From 1986 to 1991 the Australian National Health and Medical Research Council in close consultation with Australian Indigenous organisations embarked on a process of formulating ethical guidelines for the conduct of Aboriginal and Torres Strait Islander health research. These guidelines were drafted under the direction of the National Aboriginal and Islander Health Organisation, reviewed by an NHMRC appointed Aboriginal Working Party, and eventually published--though not formally ratified--as the interim NHMRC Guidelines on Ethical Matters in Aboriginal and Torres Strait Islander Health Research, 1991. This article briefly documents this lengthy and sometimes difficult process, offering an account of the events and actions that led to the release of the 1991 interim guidelines. In doing so, the paper illustrates some of the ways in which the process and politics of 'Western' health research have been debated and confronted within the context of Indigenous/non-Indigenous relations in Australia.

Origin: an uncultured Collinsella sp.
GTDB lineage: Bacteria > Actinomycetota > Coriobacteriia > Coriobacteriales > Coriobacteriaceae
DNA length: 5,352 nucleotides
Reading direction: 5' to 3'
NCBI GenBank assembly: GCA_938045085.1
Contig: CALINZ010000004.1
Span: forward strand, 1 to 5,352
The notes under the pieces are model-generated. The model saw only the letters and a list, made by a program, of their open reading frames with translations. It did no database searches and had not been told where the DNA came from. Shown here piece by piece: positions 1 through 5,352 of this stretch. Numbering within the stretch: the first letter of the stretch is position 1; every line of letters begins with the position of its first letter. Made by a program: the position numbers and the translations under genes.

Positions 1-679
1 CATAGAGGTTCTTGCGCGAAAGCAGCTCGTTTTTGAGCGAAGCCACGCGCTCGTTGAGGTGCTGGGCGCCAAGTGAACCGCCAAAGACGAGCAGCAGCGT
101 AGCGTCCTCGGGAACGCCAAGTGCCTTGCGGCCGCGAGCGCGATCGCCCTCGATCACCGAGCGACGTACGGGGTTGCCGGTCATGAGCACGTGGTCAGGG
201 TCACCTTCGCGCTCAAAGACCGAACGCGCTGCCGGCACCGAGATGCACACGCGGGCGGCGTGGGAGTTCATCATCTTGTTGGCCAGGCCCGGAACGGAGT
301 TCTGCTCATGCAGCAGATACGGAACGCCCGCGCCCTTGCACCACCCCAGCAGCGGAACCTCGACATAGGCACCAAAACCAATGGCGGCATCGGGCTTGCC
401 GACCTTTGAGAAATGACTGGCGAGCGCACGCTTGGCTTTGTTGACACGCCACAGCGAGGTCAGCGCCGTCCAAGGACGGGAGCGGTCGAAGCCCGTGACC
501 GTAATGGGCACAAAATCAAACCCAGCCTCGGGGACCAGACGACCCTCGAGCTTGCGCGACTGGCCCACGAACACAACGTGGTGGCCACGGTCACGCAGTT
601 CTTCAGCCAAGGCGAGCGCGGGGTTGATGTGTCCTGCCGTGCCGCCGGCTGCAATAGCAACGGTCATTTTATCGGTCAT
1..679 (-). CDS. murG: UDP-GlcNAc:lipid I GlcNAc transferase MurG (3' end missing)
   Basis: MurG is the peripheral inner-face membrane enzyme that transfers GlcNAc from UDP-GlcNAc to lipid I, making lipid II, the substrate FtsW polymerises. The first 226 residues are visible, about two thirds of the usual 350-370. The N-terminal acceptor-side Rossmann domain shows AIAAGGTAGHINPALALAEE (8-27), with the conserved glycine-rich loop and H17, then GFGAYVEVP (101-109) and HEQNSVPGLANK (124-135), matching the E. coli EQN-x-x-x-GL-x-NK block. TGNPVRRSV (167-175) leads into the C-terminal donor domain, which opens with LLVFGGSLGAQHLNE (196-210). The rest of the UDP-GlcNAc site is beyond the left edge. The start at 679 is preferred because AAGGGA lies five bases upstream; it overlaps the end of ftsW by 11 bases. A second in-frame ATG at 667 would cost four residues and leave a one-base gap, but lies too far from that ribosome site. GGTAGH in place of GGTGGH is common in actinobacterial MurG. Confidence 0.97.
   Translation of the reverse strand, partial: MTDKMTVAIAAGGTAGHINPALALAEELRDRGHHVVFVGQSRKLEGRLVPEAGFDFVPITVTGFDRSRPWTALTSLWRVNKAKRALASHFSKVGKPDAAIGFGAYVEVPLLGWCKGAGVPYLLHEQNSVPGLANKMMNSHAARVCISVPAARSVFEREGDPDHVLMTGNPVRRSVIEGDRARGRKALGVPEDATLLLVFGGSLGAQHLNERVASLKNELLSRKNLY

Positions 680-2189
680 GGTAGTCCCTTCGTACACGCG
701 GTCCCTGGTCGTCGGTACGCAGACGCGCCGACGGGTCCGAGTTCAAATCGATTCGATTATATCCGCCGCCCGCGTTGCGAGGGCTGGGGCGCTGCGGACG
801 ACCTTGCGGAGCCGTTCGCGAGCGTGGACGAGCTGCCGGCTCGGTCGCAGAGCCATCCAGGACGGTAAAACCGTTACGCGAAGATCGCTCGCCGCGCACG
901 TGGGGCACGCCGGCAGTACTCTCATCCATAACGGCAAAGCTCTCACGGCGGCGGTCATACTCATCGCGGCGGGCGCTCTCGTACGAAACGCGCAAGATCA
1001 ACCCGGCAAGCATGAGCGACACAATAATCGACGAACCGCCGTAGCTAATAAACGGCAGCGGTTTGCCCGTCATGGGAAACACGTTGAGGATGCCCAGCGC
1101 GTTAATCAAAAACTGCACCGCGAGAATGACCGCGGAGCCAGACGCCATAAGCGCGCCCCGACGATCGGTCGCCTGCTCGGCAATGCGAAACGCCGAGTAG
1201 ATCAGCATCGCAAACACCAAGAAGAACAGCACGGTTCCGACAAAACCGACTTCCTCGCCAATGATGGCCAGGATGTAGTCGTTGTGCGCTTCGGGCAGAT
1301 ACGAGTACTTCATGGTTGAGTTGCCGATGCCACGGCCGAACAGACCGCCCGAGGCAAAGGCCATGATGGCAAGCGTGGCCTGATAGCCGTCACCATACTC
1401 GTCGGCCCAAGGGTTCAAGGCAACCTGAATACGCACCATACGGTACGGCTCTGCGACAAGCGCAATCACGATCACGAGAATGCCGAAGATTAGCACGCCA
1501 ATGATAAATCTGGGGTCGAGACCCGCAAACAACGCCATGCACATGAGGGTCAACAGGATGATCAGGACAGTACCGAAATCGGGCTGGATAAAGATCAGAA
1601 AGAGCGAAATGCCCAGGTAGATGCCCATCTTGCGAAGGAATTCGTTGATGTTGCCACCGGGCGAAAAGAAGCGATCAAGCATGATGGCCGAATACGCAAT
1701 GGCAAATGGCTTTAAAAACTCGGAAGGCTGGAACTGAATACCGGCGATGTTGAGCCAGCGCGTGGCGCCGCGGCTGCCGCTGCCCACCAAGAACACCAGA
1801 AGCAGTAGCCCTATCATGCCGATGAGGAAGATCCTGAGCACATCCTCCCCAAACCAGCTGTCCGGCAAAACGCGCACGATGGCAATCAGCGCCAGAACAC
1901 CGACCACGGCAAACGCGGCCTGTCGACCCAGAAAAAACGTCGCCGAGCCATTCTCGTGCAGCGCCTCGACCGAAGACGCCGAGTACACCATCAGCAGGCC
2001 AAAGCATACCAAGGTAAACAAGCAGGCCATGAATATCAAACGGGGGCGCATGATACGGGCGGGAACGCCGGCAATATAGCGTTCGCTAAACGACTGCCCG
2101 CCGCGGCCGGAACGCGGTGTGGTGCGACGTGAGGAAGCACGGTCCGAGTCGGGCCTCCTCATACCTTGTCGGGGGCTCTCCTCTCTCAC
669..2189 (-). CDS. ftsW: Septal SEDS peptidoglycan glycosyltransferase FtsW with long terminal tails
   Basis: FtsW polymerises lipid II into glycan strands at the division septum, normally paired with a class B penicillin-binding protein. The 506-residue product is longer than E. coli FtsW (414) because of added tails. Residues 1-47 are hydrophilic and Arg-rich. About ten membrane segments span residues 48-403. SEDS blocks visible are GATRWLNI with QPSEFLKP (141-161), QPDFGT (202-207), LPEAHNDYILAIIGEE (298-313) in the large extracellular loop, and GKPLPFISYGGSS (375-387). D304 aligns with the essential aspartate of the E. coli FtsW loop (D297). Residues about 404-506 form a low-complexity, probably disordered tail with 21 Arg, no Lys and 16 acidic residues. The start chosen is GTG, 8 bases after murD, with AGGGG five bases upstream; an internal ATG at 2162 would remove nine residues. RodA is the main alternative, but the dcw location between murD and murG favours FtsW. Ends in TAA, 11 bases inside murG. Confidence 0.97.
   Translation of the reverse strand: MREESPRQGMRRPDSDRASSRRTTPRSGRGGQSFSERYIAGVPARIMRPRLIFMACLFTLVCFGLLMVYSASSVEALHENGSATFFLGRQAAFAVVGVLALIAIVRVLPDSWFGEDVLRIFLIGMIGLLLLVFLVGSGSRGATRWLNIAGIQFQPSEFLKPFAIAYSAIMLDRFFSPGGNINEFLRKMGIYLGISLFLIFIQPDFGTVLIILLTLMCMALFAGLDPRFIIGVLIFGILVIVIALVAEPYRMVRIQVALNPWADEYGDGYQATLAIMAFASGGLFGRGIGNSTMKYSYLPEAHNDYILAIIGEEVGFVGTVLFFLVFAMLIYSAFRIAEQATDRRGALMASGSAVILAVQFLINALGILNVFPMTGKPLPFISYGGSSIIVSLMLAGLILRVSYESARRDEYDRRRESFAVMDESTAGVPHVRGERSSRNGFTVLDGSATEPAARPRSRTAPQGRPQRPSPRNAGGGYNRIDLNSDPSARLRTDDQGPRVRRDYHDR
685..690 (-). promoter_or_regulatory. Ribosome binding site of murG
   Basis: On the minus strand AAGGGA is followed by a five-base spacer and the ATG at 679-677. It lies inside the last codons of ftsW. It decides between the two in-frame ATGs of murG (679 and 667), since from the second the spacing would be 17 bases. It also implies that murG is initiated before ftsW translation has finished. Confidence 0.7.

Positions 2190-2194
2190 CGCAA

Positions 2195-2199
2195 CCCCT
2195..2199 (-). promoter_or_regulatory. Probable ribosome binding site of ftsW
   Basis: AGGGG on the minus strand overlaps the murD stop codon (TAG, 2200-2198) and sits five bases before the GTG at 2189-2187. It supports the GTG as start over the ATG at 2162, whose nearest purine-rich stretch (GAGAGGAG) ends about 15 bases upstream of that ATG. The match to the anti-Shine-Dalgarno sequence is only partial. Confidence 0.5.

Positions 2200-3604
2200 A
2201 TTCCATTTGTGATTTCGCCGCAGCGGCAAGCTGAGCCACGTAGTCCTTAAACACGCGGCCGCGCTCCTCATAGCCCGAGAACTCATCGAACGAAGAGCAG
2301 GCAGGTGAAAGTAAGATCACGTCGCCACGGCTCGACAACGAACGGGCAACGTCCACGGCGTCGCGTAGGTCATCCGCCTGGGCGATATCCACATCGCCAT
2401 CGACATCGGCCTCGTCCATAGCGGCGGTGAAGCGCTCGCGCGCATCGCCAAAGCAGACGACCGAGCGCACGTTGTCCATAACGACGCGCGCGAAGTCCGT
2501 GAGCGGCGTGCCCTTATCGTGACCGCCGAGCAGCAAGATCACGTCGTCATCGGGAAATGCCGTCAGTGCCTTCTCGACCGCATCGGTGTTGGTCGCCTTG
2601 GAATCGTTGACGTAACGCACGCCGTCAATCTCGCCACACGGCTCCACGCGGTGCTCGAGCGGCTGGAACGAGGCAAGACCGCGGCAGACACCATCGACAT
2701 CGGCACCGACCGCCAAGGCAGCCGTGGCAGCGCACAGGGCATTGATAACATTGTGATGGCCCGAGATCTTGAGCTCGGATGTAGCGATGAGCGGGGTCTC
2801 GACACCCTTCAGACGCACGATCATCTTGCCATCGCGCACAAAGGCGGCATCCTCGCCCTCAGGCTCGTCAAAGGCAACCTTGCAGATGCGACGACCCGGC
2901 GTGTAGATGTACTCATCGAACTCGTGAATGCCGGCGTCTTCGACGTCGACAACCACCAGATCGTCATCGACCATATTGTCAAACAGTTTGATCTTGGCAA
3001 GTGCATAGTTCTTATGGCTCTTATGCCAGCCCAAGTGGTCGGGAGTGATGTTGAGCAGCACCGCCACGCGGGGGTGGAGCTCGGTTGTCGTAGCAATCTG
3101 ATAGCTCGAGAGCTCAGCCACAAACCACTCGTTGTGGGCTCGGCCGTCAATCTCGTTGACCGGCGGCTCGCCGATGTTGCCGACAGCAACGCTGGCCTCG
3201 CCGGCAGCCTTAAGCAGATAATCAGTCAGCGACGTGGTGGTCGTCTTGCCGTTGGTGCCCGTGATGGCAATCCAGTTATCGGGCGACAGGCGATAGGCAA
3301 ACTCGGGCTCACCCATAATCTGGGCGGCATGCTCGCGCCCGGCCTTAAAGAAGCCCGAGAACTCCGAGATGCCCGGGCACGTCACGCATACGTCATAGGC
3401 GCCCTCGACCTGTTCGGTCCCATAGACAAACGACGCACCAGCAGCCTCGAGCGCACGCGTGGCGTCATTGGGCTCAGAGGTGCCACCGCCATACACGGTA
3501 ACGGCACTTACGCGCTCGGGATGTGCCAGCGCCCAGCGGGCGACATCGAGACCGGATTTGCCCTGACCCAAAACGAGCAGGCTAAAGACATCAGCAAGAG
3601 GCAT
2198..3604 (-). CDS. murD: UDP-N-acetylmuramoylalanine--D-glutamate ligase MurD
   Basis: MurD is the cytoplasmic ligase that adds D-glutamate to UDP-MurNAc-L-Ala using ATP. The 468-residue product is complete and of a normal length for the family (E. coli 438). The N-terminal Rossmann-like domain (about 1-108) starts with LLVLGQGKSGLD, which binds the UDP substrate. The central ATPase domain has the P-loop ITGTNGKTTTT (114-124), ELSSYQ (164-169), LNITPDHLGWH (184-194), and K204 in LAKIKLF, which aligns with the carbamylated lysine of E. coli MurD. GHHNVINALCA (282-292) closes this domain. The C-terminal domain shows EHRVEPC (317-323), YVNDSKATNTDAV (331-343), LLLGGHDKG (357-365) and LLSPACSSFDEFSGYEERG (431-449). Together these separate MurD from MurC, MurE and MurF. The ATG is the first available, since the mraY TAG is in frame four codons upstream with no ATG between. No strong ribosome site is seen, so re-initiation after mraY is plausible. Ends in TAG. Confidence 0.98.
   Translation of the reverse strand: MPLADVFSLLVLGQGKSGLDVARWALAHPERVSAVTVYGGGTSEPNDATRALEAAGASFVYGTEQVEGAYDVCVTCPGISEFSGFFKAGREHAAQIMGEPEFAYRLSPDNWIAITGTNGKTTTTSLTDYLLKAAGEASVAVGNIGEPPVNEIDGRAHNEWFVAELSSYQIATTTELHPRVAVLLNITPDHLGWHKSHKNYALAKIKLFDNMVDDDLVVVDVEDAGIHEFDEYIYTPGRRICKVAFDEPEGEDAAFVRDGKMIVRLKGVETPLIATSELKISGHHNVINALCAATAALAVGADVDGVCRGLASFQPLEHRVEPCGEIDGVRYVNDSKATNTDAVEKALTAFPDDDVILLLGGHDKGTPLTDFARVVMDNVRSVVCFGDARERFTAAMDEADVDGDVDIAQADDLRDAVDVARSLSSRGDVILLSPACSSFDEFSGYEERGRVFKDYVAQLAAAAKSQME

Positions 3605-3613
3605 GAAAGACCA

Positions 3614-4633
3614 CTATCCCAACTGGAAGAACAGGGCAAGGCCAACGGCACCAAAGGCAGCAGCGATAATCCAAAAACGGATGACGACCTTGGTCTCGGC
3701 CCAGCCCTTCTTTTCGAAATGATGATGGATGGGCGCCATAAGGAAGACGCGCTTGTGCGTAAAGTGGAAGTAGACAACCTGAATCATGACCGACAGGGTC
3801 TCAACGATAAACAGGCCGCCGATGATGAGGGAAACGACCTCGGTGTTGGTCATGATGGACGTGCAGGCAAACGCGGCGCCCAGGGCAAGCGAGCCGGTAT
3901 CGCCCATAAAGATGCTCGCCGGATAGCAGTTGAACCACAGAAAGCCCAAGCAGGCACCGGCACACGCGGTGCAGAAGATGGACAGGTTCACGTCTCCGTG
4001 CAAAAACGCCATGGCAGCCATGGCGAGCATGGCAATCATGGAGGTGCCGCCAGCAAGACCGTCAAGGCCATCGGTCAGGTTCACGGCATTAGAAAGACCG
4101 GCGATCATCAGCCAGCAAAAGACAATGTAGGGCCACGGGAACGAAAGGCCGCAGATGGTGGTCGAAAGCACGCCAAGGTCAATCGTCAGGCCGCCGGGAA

|Number of pages||6|
|Journal||New Zealand bioethics journal|
|Publication status||Published - Feb 2003|